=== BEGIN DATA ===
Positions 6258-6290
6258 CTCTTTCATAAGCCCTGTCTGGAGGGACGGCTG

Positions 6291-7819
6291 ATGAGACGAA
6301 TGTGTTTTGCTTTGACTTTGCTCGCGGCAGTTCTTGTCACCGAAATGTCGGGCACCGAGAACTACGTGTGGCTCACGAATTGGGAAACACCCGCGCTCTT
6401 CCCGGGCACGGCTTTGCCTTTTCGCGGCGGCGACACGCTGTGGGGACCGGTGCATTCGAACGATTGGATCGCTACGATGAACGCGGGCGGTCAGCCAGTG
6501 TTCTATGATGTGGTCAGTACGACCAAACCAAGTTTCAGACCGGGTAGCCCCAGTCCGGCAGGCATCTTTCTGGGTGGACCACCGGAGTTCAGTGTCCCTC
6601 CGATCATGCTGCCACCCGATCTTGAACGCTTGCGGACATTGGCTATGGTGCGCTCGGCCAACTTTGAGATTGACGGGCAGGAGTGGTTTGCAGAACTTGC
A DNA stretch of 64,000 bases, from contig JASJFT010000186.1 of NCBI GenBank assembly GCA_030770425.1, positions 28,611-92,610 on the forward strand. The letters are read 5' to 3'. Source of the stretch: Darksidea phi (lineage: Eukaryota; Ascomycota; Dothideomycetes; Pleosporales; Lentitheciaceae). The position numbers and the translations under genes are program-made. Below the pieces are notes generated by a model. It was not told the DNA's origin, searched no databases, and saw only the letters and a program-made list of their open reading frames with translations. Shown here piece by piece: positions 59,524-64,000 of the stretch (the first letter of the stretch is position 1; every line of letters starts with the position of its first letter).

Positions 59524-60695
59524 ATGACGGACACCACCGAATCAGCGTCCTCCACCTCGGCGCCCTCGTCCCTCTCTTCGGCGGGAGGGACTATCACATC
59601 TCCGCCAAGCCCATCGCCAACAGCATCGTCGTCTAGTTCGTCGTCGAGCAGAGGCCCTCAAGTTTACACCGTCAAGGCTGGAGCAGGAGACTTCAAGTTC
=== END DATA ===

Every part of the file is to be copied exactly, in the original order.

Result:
Positions 6258-6290
6258 CTCTTTCATAAGCCCTGTCTGGAGGGACGGCTG

Positions 6291-7819
6291 ATGAGACGAA
6301 TGTGTTTTGCTTTGACTTTGCTCGCGGCAGTTCTTGTCACCGAAATGTCGGGCACCGAGAACTACGTGTGGCTCACGAATTGGGAAACACCCGCGCTCTT
6401 CCCGGGCACGGCTTTGCCTTTTCGCGGCGGCGACACGCTGTGGGGACCGGTGCATTCGAACGATTGGATCGCTACGATGAACGCGGGCGGTCAGCCAGTG
6501 TTCTATGATGTGGTCAGTACGACCAAACCAAGTTTCAGACCGGGTAGCCCCAGTCCGGCAGGCATCTTTCTGGGTGGACCACCGGAGTTCAGTGTCCCTC
6601 CGATCATGCTGCCACCCGATCTTGAACGCTTGCGGACATTGGCTATGGTGCGCTCGGCCAACTTTGAGATTGACGGGCAGGAGTGGTTTGCAGAACTTGC
A DNA stretch of 64,000 bases, from contig JASJFT010000186.1 of NCBI GenBank assembly GCA_030770425.1, positions 28,611-92,610 on the forward strand. The letters are read 5' to 3'. Source of the stretch: Darksidea phi (lineage: Eukaryota; Ascomycota; Dothideomycetes; Pleosporales; Lentitheciaceae). The position numbers and the translations under genes are program-made. Below the pieces are notes generated by a model. It was not told the DNA's origin, searched no databases, and saw only the letters and a program-made list of their open reading frames with translations. Shown here piece by piece: positions 59,524-64,000 of the stretch (the first letter of the stretch is position 1; every line of letters starts with the position of its first letter).

Positions 59524-60695
59524 ATGACGGACACCACCGAATCAGCGTCCTCCACCTCGGCGCCCTCGTCCCTCTCTTCGGCGGGAGGGACTATCACATC
59601 TCCGCCAAGCCCATCGCCAACAGCATCGTCGTCTAGTTCGTCGTCGAGCAGAGGCCCTCAAGTTTACACCGTCAAGGCTGGAGCAGGAGACTTCAAGTTC